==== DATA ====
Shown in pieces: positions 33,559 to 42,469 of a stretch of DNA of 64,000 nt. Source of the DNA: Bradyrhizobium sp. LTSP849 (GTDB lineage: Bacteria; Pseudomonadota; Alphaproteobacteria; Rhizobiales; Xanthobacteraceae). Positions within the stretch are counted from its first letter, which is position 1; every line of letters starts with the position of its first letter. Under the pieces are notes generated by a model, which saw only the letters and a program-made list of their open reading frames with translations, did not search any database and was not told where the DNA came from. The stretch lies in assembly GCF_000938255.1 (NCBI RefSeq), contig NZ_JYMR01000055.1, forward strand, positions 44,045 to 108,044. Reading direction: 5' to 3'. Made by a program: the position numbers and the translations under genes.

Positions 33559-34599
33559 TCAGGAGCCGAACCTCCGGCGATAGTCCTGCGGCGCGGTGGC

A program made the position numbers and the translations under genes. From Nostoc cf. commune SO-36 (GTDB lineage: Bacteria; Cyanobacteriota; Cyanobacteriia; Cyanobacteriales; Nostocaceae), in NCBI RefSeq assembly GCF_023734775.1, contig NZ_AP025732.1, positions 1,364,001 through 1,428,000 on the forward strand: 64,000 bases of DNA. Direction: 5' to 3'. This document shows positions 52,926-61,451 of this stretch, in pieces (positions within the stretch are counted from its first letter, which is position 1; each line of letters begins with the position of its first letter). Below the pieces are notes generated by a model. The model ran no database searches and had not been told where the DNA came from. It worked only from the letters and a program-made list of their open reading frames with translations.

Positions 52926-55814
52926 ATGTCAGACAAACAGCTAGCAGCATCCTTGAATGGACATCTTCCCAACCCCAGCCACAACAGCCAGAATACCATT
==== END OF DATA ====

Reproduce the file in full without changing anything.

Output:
Shown in pieces: positions 33,559 to 42,469 of a stretch of DNA of 64,000 nt. Source of the DNA: Bradyrhizobium sp. LTSP849 (GTDB lineage: Bacteria; Pseudomonadota; Alphaproteobacteria; Rhizobiales; Xanthobacteraceae). Positions within the stretch are counted from its first letter, which is position 1; every line of letters starts with the position of its first letter. Under the pieces are notes generated by a model, which saw only the letters and a program-made list of their open reading frames with translations, did not search any database and was not told where the DNA came from. The stretch lies in assembly GCF_000938255.1 (NCBI RefSeq), contig NZ_JYMR01000055.1, forward strand, positions 44,045 to 108,044. Reading direction: 5' to 3'. Made by a program: the position numbers and the translations under genes.

Positions 33559-34599
33559 TCAGGAGCCGAACCTCCGGCGATAGTCCTGCGGCGCGGTGGC

A program made the position numbers and the translations under genes. From Nostoc cf. commune SO-36 (GTDB lineage: Bacteria; Cyanobacteriota; Cyanobacteriia; Cyanobacteriales; Nostocaceae), in NCBI RefSeq assembly GCF_023734775.1, contig NZ_AP025732.1, positions 1,364,001 through 1,428,000 on the forward strand: 64,000 bases of DNA. Direction: 5' to 3'. This document shows positions 52,926-61,451 of this stretch, in pieces (positions within the stretch are counted from its first letter, which is position 1; each line of letters begins with the position of its first letter). Below the pieces are notes generated by a model. The model ran no database searches and had not been told where the DNA came from. It worked only from the letters and a program-made list of their open reading frames with translations.

Positions 52926-55814
52926 ATGTCAGACAAACAGCTAGCAGCATCCTTGAATGGACATCTTCCCAACCCCAGCCACAACAGCCAGAATACCATT